The exhibition Last Branch posed questions on captivity, surveillance and control, and how we all are affected by these. It also demonstrated how something regarded as trivial and insignificant has an intangible value, which exceeds the material one. During the exhibition Saara Ekström lived, slept and worked in the gallery space, studying and documenting the life and song of 15 zebra finches with infrared surveillance cameras and microphones. The surveillance cameras were connected to video beamers, which projected an enlarged live feed image of the inner life of the cages on the walls of the gallery. The magnified birds and their amplified song transformed them into mythical beings, exceeding people in size, instinct and power. Still they remained confined to a restricted environment, which was not theirs to choose.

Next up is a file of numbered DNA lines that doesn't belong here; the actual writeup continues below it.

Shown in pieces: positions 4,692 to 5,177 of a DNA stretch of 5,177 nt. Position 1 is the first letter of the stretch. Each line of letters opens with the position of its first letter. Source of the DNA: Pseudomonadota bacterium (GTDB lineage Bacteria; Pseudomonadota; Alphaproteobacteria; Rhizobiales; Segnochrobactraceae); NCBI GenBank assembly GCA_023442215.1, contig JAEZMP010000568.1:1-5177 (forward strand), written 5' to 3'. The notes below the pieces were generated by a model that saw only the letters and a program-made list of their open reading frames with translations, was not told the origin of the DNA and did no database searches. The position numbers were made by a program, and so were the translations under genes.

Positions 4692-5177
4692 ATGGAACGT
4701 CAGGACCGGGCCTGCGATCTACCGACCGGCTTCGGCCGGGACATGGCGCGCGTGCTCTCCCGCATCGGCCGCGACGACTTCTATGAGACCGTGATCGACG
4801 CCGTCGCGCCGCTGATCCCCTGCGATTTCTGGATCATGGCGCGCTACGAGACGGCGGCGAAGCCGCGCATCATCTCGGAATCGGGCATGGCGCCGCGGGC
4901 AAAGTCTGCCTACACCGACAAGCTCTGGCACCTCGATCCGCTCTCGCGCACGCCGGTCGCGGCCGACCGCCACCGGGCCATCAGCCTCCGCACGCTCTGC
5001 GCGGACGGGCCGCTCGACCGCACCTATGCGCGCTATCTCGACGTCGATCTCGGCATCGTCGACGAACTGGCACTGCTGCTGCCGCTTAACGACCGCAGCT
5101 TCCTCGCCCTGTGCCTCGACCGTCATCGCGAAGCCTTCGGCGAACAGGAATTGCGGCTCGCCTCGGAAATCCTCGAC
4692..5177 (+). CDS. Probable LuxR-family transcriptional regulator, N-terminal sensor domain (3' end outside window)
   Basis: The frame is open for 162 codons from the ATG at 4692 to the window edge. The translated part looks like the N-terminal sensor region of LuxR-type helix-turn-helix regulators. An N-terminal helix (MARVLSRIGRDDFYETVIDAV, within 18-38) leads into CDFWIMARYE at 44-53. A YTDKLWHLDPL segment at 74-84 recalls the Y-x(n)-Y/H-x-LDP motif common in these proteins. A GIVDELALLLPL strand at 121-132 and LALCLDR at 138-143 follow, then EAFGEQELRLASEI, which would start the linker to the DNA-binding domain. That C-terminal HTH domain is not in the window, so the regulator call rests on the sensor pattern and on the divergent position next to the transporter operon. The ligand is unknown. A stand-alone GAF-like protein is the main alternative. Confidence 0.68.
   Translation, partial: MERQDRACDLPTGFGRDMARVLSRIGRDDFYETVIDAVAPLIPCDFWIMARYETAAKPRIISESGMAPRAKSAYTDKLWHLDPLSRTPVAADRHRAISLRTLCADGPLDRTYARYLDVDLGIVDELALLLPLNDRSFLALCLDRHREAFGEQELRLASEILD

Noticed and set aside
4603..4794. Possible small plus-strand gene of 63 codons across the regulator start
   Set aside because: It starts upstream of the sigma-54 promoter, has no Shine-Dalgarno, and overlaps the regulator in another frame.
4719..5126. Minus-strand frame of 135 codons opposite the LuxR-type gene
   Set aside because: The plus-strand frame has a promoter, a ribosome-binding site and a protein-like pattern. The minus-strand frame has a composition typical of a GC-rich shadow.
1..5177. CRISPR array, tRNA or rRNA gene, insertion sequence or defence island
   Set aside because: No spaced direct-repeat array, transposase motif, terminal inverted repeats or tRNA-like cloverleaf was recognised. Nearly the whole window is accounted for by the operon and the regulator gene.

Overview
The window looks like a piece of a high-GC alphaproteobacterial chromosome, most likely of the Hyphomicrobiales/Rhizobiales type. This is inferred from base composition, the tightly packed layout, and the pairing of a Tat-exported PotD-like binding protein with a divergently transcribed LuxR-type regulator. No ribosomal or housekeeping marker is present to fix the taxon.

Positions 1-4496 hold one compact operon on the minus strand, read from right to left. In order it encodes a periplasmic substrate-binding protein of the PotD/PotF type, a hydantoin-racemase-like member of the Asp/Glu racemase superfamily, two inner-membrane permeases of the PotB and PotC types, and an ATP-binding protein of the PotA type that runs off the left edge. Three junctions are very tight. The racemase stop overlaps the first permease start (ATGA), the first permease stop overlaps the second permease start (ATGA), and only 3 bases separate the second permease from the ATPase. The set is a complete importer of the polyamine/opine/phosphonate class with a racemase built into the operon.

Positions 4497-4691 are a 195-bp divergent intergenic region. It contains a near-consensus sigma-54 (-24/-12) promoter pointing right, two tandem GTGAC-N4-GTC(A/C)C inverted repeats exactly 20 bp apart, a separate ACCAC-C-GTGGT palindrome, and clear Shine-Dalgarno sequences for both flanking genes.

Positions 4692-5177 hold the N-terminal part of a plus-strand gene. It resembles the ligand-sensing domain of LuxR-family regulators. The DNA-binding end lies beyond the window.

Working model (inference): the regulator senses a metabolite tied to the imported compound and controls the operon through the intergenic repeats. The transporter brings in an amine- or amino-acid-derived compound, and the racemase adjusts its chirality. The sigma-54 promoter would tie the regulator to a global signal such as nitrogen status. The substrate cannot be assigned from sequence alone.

In addition to caring for the birds, Ekström performed a daily routine of cutting out and assembling a black and white sticker landscape on three large panels. The ornamental forest grew denser day by day, slowly forming into a distorted web-like pattern of birds and branches.
The exhibition was a hommage to Ekström’s late father, who suffered from a disorientating and confusing disease that seems to trap a person in its maze, the alzheimer.
documentation: Yehia Eweis